Muhammad Shafiq 5 years ago

A lovely place with a very nice narration. It is always good to share your experience with others and especially for those who cannot afford to visit such a beautiful place, for any reason.

upal19 profile image

upal19 5 years ago from Dhaka

Nice journey and nicely narrated. customs are always hazardous but they should be more generous as because their country is a beautiful tourism spot. They earn from this industry.

Lynlyn48 5 years ago

This is one place I would love to visit,really beautiful,as narrated by Hafeez,accompanied by great photos! Nice hub,my friend. thanks for sharing and more power!

Syed Ajaz Ahmed 5 years ago

Thanks for sharing your tour information. I enjoyed every bit of it. Thanks

hafeezrm profile image

hafeezrm 5 years ago from Pakistan Author

Thank you Syed Ajaz Ahmed. I wish you to accompany me on such voyages.

YASIR TANOLI 5 years ago

ITS really very amazing place to visit. sir jee u have narrated in such a way that i was feeling while reading that i m there in maldive tour. thankx for sharing

Saad Ali 5 years ago

Sir great trip and beautifully narrated.. Your every year trip makes me feel that I have travelled the whole world :)

sonia05 profile image

sonia05 5 years ago from india

Great narration and interesting information about the beautiful country Maldives.thank you for sharing!

khalid khawar kazmi 5 years ago

It was a wonderful piece of travelogue. Thank you Mr. Hafeez for shareing your travel experince of a place where once Ibne-Batoota had also stayed for a long time;was appointed as a Qazi (judge), and married a Maledeevian lady. But your stay was short.

Naveed M. Khan 5 years ago

Maldives have always been my dream destination. While reading your travelogue I have been through spiritual experience of visiting Maldives. Your comments on high prices and low tourism value may change my views on “ Maldives”. You are “ Ibne – Batoota” of modern times. Mr. Khalid Khawer comments on Ibne Batoota were informative

M. Sharif Shafique 5 years ago

M. Hafeez:

Your explanation of the journey to Maldev Island is good. It has so nicely been presebted that one would like to have a visit and enjoy the serenity of the Islands. The accompanying photoghrahs has made the narative doubly beautiful. Keep this practice on. God bless you.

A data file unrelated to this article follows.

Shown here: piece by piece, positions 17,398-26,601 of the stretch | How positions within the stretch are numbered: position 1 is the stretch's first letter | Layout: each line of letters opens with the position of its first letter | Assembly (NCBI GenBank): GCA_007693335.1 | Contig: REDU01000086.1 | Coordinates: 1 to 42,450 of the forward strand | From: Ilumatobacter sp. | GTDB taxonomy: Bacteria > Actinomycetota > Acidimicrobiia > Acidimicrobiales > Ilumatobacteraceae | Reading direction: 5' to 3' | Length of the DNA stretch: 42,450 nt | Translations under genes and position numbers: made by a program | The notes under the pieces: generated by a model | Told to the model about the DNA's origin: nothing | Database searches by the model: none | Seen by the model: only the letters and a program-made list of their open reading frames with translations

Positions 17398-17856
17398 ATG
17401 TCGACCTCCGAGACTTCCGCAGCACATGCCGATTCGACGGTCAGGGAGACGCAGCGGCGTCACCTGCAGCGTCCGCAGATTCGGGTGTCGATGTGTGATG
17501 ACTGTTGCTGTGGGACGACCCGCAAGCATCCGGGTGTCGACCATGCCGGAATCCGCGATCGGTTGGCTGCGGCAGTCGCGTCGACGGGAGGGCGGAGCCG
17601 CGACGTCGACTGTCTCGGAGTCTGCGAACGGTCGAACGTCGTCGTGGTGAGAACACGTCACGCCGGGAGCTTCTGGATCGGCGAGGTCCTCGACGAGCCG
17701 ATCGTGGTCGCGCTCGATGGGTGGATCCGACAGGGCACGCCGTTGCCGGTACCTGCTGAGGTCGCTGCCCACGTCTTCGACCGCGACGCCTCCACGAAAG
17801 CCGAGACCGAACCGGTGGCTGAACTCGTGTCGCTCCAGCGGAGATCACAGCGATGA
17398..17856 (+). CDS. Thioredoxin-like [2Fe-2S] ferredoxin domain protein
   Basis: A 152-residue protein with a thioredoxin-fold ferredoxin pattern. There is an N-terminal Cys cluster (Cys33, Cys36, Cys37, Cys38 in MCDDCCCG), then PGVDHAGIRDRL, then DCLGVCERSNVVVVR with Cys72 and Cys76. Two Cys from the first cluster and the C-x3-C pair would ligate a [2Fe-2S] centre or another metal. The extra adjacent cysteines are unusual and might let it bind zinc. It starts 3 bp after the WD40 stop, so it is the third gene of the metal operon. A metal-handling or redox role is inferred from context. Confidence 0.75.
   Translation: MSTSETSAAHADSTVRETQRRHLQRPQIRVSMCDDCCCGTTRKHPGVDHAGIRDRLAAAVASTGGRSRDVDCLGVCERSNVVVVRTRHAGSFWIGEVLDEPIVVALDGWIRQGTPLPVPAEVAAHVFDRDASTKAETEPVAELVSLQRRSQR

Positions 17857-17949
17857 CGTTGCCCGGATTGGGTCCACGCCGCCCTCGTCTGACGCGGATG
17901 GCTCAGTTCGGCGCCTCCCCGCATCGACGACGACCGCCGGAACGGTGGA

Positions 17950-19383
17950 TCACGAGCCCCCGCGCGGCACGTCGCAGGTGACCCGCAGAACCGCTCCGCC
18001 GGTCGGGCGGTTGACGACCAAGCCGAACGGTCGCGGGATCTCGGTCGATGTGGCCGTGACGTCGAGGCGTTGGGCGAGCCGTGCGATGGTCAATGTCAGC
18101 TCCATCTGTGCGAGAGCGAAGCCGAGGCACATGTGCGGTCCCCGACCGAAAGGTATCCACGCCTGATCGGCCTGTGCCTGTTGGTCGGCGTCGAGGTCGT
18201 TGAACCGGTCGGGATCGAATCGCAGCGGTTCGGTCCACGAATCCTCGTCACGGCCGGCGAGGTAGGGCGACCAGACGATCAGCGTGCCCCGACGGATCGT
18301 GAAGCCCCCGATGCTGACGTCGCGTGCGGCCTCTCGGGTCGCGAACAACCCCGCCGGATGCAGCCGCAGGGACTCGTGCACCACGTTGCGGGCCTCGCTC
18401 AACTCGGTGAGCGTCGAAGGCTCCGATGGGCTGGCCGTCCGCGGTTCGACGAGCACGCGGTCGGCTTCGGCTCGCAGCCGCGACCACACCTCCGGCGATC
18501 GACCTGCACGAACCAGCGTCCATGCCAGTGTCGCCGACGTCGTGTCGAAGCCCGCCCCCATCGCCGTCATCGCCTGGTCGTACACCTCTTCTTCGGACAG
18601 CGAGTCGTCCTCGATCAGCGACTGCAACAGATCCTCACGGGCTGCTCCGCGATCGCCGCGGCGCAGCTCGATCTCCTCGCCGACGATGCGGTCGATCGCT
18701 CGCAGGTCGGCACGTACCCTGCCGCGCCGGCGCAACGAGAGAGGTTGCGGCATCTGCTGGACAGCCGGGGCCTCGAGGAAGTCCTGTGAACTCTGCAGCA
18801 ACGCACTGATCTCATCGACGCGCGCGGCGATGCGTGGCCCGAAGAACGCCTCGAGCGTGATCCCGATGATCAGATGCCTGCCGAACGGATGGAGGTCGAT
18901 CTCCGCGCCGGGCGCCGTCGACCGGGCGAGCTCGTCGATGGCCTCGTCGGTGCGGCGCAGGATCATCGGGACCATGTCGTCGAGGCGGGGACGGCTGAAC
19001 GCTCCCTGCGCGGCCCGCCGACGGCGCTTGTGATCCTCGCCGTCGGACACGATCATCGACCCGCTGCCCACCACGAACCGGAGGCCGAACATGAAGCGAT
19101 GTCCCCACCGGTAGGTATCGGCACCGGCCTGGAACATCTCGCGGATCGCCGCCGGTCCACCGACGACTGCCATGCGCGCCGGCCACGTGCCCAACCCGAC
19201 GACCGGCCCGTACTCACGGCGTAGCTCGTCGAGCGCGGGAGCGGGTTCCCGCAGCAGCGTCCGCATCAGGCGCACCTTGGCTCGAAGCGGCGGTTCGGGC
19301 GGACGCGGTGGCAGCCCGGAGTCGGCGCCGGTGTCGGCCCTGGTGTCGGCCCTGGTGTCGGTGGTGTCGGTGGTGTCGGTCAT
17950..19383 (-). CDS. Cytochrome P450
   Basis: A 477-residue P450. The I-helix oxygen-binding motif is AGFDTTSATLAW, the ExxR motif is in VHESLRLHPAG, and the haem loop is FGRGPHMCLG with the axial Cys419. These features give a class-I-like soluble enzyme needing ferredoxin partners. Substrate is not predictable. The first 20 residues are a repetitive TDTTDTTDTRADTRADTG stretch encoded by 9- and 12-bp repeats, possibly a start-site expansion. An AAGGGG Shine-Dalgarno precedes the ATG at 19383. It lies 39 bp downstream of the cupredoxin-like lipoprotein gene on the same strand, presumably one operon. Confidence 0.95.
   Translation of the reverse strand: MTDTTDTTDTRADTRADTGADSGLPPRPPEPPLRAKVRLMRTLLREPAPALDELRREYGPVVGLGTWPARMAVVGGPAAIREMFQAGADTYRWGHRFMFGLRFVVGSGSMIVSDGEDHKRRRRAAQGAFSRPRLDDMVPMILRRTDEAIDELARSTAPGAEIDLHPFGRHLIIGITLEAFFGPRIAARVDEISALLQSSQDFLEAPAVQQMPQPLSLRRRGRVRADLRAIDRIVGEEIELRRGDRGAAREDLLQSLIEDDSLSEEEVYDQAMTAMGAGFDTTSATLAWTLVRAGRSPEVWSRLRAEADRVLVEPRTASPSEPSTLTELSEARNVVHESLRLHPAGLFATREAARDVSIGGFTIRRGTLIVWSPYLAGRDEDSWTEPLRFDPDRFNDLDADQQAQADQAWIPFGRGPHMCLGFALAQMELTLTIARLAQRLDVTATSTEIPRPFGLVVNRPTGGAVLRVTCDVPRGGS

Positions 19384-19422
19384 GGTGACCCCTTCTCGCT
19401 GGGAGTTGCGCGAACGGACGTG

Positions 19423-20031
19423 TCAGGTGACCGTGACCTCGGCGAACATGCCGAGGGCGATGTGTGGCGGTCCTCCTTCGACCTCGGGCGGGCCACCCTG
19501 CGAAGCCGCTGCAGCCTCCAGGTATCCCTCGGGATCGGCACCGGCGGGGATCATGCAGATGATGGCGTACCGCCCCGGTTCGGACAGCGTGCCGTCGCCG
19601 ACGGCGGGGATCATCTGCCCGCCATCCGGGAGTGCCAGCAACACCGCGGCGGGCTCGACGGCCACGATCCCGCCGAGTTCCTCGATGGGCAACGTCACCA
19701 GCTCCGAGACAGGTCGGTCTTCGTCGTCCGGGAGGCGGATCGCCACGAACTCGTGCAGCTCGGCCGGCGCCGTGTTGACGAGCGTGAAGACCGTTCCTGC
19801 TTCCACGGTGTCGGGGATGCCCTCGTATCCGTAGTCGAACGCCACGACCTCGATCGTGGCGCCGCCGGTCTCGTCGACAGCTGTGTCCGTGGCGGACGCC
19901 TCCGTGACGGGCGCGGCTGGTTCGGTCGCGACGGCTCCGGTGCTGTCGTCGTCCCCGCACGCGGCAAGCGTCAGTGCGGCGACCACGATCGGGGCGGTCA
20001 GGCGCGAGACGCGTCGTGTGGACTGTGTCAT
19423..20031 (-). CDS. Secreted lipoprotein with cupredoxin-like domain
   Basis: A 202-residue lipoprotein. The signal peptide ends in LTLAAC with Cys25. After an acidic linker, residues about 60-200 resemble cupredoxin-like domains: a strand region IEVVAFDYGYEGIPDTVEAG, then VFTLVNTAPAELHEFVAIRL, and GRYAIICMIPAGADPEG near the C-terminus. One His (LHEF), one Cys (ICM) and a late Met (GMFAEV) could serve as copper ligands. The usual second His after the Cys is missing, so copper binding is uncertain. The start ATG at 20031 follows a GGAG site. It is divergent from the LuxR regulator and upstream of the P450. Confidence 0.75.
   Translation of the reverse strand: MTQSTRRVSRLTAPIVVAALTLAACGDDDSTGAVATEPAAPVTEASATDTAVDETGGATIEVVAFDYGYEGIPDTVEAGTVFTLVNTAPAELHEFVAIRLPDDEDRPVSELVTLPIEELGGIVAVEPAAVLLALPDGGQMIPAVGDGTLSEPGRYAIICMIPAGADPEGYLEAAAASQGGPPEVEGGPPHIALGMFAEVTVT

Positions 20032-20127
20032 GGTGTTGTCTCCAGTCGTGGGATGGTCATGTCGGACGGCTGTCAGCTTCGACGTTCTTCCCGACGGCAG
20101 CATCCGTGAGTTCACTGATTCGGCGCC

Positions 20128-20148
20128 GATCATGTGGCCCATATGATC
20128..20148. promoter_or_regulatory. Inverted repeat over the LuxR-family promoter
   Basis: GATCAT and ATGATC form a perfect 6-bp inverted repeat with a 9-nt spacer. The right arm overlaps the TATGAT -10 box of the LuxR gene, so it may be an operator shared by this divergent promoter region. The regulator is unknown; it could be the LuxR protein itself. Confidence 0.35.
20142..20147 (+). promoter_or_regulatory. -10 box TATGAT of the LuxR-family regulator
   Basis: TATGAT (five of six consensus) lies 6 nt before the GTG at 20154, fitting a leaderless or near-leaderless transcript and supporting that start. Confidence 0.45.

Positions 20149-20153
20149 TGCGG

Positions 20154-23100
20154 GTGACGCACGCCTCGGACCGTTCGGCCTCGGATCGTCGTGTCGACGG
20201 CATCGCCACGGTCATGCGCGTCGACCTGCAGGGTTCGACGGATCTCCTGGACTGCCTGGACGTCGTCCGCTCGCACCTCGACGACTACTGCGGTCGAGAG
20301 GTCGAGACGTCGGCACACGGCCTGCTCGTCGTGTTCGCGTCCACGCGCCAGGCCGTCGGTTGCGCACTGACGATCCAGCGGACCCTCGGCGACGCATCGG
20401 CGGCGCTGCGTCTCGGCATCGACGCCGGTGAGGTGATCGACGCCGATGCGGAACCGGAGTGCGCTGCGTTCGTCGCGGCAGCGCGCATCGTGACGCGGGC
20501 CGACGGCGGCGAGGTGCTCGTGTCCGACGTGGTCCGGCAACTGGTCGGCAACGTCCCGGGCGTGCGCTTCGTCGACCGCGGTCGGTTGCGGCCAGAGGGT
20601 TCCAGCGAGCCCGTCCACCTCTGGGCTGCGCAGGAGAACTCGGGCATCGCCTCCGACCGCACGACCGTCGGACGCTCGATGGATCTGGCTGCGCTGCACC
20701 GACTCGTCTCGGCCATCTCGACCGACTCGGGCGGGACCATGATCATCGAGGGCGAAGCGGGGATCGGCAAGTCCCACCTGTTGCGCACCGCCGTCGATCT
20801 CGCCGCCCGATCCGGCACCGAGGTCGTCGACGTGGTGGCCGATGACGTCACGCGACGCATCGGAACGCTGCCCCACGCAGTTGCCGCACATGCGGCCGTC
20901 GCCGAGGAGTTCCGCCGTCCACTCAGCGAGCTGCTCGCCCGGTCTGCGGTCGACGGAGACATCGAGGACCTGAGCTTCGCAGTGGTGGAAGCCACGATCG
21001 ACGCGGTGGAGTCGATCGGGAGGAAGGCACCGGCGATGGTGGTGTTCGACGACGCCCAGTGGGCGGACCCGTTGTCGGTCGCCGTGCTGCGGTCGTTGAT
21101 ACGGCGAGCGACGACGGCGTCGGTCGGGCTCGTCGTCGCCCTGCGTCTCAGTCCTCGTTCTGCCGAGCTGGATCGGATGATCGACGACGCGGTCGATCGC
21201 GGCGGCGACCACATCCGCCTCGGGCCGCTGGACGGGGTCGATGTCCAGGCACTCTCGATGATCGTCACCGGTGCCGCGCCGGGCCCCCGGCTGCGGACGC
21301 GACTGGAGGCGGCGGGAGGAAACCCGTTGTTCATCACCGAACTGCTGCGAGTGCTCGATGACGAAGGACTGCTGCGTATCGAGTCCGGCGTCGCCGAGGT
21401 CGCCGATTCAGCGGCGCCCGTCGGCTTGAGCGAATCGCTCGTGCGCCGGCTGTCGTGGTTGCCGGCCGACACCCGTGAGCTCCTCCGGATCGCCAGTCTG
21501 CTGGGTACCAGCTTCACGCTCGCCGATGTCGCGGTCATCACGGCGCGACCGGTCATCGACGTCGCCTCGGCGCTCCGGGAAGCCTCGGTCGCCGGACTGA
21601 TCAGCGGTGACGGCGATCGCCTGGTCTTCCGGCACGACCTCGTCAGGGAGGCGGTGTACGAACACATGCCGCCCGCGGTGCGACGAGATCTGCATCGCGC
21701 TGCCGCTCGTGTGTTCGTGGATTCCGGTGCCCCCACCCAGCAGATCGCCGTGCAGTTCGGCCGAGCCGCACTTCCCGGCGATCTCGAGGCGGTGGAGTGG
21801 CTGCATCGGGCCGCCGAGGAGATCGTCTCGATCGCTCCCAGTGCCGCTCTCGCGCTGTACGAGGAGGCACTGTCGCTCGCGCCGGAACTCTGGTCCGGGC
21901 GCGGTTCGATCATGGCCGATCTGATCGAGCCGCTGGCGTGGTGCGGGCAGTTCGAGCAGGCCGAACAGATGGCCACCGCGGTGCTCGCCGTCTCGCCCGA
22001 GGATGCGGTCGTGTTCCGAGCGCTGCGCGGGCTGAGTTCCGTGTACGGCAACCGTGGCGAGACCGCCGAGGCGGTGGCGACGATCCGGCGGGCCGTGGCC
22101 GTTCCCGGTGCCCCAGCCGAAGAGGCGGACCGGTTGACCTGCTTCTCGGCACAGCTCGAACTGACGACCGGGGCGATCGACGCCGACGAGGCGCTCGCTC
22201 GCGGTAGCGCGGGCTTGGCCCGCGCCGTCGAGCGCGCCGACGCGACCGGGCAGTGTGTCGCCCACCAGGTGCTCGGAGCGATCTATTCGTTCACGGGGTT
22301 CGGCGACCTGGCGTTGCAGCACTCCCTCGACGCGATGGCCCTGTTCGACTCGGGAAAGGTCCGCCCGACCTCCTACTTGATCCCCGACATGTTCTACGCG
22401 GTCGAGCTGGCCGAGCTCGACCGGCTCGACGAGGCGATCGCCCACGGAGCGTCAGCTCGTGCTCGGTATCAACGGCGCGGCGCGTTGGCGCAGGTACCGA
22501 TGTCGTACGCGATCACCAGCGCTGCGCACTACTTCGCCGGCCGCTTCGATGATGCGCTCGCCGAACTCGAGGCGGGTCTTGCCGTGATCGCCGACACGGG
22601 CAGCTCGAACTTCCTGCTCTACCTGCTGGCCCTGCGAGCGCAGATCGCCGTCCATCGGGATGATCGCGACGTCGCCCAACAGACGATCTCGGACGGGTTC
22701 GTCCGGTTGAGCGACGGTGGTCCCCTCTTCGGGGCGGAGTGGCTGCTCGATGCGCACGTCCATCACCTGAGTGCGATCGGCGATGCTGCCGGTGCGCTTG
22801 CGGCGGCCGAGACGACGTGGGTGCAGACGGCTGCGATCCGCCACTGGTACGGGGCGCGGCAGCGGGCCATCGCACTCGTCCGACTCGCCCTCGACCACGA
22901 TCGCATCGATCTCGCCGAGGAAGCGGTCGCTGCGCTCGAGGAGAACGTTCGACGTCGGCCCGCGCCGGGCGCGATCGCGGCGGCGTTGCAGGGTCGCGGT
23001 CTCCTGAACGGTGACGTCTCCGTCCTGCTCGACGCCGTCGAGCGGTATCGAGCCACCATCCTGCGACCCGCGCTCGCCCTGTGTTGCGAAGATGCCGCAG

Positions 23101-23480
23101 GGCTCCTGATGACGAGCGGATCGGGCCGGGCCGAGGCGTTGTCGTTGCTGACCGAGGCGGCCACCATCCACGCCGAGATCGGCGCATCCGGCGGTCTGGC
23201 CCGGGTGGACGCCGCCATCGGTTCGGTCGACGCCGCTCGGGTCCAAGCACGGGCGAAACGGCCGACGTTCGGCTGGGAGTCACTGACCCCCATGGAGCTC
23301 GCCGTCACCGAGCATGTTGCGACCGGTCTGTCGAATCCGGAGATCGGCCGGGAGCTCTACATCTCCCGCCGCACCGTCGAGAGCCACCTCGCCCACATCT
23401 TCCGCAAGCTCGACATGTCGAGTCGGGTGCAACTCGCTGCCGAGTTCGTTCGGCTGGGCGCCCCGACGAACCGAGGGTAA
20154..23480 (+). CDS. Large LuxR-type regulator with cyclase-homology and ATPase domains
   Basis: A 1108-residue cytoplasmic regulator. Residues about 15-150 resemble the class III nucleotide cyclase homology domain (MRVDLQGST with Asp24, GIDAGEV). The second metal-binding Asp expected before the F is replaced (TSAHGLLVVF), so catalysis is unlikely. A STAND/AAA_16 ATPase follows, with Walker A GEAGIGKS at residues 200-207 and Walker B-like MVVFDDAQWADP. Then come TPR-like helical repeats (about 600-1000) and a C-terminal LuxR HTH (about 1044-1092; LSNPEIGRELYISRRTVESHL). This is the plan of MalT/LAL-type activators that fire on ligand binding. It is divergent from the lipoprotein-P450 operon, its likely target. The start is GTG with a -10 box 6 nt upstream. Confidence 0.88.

ali 5 years ago


amazing while going through






raki 5 years ago


Travelling to Maldives is not expensive anymore.. you can stay in guest houses in local islands and spend your day in a desert island.

All the guest houses offer activities ( snorkelling diving surfing etc....) and much cheaper that the island Resort and you get to discover the true maldives.

donna 5 years ago

Ah, Hafeez, Again, a wonderful travel narrative. I can truly visualize the wonders through your words. Thank you for giving me a view of the world!

Happyboomernurse profile image

Happyboomernurse 5 years ago from South Carolina

What a fascinating, informative hub with wonderful pictures of the Maldives, which is a chain of islands that I've never heard of before. Your trip sounded like a great adventure except for the hassle at the airport.

Voted up, useful, awesome, beautiful and interesting.

hafeezrm profile image

hafeezrm 5 years ago from Pakistan Author

Thanks Happyboomernurse for your comments.

d.william profile image

d.william 5 years ago from Somewhere in the south

What a wonderful article, and the pictures were breath takingly beautiful. I will look forward to taking more vicarious journeys with you in the future. Thank you so much for sharing this experience with those of us who will never have the opportunity to visit such beautiful places in this world.

hafeezrm profile image

hafeezrm 5 years ago from Pakistan Author

Thank @d.william for your nice comments. You never know when you would have opportunity to go around the world.

JACINTA MUENDO 4 years ago

I am a student doing a Supply Chain Management and am really looking for a project on that line of study please advise what topic i should include in my area of email is

hafeezrm profile image

hafeezrm 4 years ago from Pakistan Author

I am sorry, I have no idea.

sunilkunnoth2012 profile image

sunilkunnoth2012 3 years ago from Calicut (Kozhikode, South India)

You have described things well with convincing photos. Keep on writing. Voted Up. Thank your for sharing such nice experience.

travelholidays profile image

travelholidays 3 years ago from India

Male International Airport form upper view is amazing. Very neat description about Maldives. Thanks for sharing many useful information about Maldives

ian 2 years ago

prasadjain profile image

prasadjain 21 months ago from Tumkur

A beautiful hub Sir. I feel sorry for you bad experience with custom officers at Male Airport. But it seems the the scenic beauty of Maldives is almost like that of South India, except for cleanliness.

oceansnsunsets profile image

oceansnsunsets 20 months ago from The Midwest, USA

Thank you for sharing this information, it was very interesting. I sure hope the islands aren't swallowed up some day, that would be too sad. The image you shared of sitting underneath the coconut trees, and sipping coconut water sounded so nice. I really enjoy seeing different places, and would love to visit one day.

prasadjain profile image

prasadjain 12 months ago from Tumkur

A very informative article. Sorry for your bad experiences at thecustoms